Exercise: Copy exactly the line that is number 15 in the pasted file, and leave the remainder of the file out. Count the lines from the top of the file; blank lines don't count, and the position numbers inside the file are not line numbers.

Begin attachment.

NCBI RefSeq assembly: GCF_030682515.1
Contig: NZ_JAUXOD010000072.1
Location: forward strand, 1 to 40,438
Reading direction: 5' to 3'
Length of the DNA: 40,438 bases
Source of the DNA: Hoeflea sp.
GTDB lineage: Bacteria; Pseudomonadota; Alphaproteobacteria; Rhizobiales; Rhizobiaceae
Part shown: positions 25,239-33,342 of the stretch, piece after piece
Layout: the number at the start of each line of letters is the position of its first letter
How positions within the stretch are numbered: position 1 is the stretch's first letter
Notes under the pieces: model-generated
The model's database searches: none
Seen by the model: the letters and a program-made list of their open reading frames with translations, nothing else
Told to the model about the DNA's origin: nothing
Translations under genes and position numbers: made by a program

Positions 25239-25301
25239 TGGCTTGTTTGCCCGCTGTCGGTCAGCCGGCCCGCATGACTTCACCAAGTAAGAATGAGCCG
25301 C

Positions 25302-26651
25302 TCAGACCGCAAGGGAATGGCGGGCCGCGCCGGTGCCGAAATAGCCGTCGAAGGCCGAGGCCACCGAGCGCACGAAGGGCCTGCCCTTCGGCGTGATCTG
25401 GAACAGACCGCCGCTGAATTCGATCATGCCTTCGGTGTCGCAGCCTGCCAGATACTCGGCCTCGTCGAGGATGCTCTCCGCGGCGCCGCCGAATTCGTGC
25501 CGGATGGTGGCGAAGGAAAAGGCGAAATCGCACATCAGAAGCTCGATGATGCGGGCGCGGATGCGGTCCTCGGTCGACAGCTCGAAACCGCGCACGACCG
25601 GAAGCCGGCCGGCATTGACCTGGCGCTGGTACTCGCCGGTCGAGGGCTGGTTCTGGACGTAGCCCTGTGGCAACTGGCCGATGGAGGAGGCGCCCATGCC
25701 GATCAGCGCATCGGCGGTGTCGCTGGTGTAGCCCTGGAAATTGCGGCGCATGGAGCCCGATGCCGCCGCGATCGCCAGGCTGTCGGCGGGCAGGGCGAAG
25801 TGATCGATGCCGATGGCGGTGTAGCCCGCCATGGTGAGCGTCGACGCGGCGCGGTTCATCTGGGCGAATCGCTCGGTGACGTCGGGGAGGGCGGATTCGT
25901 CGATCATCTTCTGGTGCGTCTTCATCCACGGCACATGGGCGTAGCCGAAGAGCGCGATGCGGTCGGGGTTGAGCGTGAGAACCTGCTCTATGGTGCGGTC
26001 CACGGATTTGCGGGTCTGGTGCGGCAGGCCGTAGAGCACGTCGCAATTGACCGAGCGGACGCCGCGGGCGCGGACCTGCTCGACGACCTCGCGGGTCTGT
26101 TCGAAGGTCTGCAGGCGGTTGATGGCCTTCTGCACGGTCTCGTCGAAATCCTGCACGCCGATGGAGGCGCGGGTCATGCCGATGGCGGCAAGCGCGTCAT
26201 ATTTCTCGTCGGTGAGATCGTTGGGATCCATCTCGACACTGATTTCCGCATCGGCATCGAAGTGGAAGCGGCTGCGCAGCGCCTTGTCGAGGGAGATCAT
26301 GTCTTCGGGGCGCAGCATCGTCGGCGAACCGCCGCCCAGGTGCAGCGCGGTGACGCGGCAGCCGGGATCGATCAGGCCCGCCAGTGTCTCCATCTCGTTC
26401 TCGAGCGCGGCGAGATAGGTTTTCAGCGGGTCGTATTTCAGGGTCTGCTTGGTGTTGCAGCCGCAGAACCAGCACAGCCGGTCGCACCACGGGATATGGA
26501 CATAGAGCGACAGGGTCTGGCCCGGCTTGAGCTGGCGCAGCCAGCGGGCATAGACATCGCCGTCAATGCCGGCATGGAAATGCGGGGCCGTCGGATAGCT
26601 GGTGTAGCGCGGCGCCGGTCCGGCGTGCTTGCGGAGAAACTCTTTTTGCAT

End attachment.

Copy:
Translations under genes and position numbers: made by a program